Bering Sea Chill, Salmon Jumping!

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The Pacific Decadal Oscillation, or PDO, affects sea surface temperatures and wind flow in the North Pacific. This graphic from NASA shows sea surface temperature departures from average, as well as wind anomalies (arrows), for different phases of the PDO. Credit: NASA JPL.

The Bering Sea, west of Alaska, gives us yet another example of “Global Weirding” – not Global Warming, with some of the coldest temperatures on record in the past four years. Chinook salmon yields have “jumped” recently in Oregon and Washington, with the third-highest recorded in 2010. Pacific Northwest salmon thrive in cooler waters, suffering as temperatures rise.

What’s going on?

Climate Central, an independent, non-profit journalism and research organization, recently reported {Wendee Holtcamp}:

Until about four years ago, the Bering Sea was warming up like most of the world’s oceans. “It was extremely warm there not that long ago, and now we’ve got a few years that are really cold in the context of a climate still really warm globally,” says Nathan Mantua, a climate scientist at the University of Washington.

“The reason you can have these shifts regionally is because atmospheric circulation changes, and sometimes you get dramatic regional changes that go against global trends.”

Research has shown that the Pacific Decadal Oscillation (PDO)* — a long-term atmospheric circulation pattern — is largely responsible for the Bering Sea’s recent temperature flip-flop, though other factors also play a role.

Here’s what PDO looks like – a veritable “yo-yo” of temperature swings over the decades:

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Time series of shifts in the phase of the Pacific Decadal Oscillation (PDO), from 1925 to 2010. Red bars indicate positive (warm) years; blue bars indicate negative (cool) years. Credit: NOAA PMEL.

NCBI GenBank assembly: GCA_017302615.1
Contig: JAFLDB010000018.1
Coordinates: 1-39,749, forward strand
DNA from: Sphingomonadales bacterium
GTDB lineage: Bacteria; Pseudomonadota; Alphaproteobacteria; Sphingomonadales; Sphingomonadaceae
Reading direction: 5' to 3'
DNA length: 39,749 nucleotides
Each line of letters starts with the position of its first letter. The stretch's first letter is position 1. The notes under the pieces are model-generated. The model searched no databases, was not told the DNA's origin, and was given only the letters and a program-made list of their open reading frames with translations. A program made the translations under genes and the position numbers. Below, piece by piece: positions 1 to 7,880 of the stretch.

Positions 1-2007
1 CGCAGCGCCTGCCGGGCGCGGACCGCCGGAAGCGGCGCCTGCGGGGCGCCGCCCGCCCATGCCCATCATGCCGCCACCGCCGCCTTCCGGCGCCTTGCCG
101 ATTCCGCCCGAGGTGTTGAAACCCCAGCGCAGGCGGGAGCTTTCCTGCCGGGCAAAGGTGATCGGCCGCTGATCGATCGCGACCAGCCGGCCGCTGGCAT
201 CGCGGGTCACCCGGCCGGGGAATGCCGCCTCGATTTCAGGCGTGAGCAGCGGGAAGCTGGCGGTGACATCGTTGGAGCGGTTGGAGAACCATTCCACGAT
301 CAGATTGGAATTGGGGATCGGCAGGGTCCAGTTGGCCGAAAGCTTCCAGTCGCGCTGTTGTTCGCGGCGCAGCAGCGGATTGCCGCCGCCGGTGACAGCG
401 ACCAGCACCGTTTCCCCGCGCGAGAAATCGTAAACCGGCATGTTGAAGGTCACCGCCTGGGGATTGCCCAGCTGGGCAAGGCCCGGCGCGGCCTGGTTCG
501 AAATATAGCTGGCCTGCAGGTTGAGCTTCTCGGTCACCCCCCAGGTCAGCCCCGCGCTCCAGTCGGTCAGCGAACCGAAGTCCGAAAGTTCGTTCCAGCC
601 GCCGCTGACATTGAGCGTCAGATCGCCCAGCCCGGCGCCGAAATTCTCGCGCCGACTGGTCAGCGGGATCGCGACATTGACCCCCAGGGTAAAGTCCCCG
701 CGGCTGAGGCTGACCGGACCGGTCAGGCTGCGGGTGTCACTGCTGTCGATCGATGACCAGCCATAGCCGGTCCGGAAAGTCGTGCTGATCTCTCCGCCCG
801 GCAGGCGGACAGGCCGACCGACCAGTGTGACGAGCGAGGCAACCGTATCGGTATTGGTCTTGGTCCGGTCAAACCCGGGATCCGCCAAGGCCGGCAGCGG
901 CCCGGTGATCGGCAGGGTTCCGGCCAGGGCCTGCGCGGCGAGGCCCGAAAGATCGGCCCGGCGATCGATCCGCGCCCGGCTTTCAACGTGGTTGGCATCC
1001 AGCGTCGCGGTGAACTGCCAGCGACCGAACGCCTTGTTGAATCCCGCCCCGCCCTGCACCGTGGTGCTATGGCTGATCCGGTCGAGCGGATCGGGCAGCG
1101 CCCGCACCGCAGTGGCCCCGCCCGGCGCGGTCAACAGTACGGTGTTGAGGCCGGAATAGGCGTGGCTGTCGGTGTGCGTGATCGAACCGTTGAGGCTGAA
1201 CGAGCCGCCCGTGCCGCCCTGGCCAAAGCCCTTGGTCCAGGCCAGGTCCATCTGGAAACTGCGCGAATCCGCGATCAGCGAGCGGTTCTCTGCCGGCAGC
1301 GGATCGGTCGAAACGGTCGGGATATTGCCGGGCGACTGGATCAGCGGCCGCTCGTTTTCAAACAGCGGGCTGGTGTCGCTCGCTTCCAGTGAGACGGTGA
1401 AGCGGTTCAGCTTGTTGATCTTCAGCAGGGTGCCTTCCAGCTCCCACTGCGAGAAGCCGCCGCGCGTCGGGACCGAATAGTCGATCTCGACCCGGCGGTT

Wind seems to play an important role here:

“It’s almost as simple as which way the wind blows,” says Mantua. Every summer, the Bering is ice-free, but as colder weather arrives, ice forms at the border between the sub-Arctic and the Arctic. How far south it extends into the Bering Sea each year depends in large part on how far the winter winds push it. Scientists call this “sea ice advection.”

“More wind out of the north brings especially cold air that drives the [winter sea] ice to lower latitudes,” says Mantua. “If the winds are mostly out of south, they’re bringing mild air from lower latitudes to higher latitude parts of the Arctic.” A study led by Jinlun Zhang of the University of Washington recently confirmed that the PDO, combined with winter sea ice advection, might explain much of the variation in the Bering’s water temperatures.

Winter sea ice extent, in turn, affects the entire ecosystem. More winter sea ice means a large “cold pool” exists during spring and summer — a frigid footprint left behind by the melted sea ice. In warm winters with little sea ice, as in 2000 through 2005, the cold pool can be virtually nonexistent. This affects everything from the tiniest zooplankton to marine mammals, fish, and seabirds.

“The next question is, what is it about climate that causes changes in wind?” asks Mantua. “The surface wind variability is strongly influenced by the pressure difference between the high pressure area in Eastern Russia and the Aleutian Low. The PDO is well correlated with the Aleutian Low, but not the Russian High. So the PDO is a significant part of the story, but not the only part of the story.”

There’s an important message here:

…there’s a lot of regional variation that may be completely independent of global warming.

*For the technically inclined, Pacific Decadal Oscillation is defined as:

Pacific Decadal Oscillation (PDO)

A multidecadal pattern of climate variability centered across the North Pacific Ocean. During the positive (warm) phase of the PDO, sea-surface temperatures tend to be above average along the west coast of North America and in the eastern tropical Pacific; while across the central North Pacific they are cooler than average. The opposite patterns occur during the negative (cool) phase. Each phase typically persists for 20 to 30 years, with a warm phase predominating since the late 1970s. The PDO may be related to ENSO, but differs mainly because the timescale for the PDO is much longer (several decades) and because the PDO more clearly involves the extratropical Pacific and the Aleutian Low pressure system.

The North Pacific Index (NPI) is a measure of the average sea-level pressure over the North Pacific. It is strongly related to the PDO and has associated teleconnections across North America, which are labeled the Pacific/North American Pattern.